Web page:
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For 25 years, Frédéric Brenner traveled the world, finding Jews to photograph. In every place he went, whether it was a singles weekend in the Catskills or an ancient stone dwelling in Yemen, he sought to uncover a buried trace of his own past. “What had been silenced and ignored by my family, I had to excavate,” he said during a visit to New York last month.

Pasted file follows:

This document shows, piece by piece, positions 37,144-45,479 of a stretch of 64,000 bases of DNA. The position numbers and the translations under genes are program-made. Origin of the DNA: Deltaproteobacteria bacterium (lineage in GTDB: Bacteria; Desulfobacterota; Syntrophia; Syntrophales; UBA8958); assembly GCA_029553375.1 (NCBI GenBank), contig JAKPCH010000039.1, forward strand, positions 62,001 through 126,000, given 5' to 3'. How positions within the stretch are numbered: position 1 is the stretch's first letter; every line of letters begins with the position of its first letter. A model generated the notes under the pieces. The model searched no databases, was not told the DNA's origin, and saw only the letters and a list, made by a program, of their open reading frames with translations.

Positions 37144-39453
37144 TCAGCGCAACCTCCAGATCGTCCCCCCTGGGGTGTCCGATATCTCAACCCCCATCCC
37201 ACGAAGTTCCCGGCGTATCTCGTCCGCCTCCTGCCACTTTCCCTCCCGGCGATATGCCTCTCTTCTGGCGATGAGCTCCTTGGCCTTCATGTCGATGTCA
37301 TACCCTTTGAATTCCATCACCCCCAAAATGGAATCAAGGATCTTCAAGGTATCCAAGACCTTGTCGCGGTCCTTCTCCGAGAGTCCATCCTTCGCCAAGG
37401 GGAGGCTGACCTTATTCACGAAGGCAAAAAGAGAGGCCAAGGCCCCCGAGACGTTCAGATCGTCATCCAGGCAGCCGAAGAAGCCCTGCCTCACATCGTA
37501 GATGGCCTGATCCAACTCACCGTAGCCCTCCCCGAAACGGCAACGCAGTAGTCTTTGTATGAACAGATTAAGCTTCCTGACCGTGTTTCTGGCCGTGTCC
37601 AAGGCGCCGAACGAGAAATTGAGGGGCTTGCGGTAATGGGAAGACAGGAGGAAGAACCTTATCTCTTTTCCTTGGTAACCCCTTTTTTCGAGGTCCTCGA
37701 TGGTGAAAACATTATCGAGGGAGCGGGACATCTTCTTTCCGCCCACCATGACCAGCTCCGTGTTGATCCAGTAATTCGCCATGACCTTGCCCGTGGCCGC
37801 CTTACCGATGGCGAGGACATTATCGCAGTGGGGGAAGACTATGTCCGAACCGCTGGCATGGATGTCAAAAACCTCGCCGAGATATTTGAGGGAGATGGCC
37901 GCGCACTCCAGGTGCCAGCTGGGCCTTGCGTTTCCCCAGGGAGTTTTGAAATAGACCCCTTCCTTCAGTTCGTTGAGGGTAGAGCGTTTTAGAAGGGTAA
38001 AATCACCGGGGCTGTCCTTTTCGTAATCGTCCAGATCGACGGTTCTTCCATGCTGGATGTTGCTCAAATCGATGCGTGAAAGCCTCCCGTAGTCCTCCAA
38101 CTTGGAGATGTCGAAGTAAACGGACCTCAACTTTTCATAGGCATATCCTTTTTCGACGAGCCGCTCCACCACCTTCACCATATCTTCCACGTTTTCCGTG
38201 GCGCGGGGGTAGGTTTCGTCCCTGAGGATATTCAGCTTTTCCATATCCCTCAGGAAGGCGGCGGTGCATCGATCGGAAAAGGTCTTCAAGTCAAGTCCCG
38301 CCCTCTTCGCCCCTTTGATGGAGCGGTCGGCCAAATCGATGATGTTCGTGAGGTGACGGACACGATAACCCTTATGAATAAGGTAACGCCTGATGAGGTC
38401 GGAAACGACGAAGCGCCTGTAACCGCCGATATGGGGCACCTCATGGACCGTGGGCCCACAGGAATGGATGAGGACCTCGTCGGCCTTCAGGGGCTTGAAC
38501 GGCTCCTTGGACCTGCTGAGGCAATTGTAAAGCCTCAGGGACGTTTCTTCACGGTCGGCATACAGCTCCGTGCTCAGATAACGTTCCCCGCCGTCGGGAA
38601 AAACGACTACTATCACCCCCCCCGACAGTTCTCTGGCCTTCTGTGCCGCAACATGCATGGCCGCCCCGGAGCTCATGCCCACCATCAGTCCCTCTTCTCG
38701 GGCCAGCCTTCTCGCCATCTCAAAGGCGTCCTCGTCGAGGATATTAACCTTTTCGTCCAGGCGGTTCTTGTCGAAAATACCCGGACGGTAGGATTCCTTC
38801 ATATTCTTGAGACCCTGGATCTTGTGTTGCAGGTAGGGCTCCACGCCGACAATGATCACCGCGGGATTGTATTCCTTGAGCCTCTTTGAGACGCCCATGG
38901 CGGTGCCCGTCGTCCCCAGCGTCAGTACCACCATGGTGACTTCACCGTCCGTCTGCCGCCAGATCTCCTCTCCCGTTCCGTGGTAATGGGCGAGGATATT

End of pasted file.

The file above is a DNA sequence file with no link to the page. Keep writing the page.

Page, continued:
Only after finishing the project did he comprehend his motivations. He had been raised in an assimilated intellectual household in Paris by parents who ignored their Jewish heritage. But the Six-Day War in Israel in 1967 awakened their ethnic consciousness. Against his wishes, Frédéric was sent to a Jewish day school for three years before entering university. There, he became fascinated by Judaism — and, as he grew older, by the ways in which a portable identity had assumed varied forms in different cultures. The product of his wanderings with a camera appeared in 2003: “Diaspora: Homelands in Exile,” a weighty two-volume work of black-and-white photographs and Talmud-like outside commentary.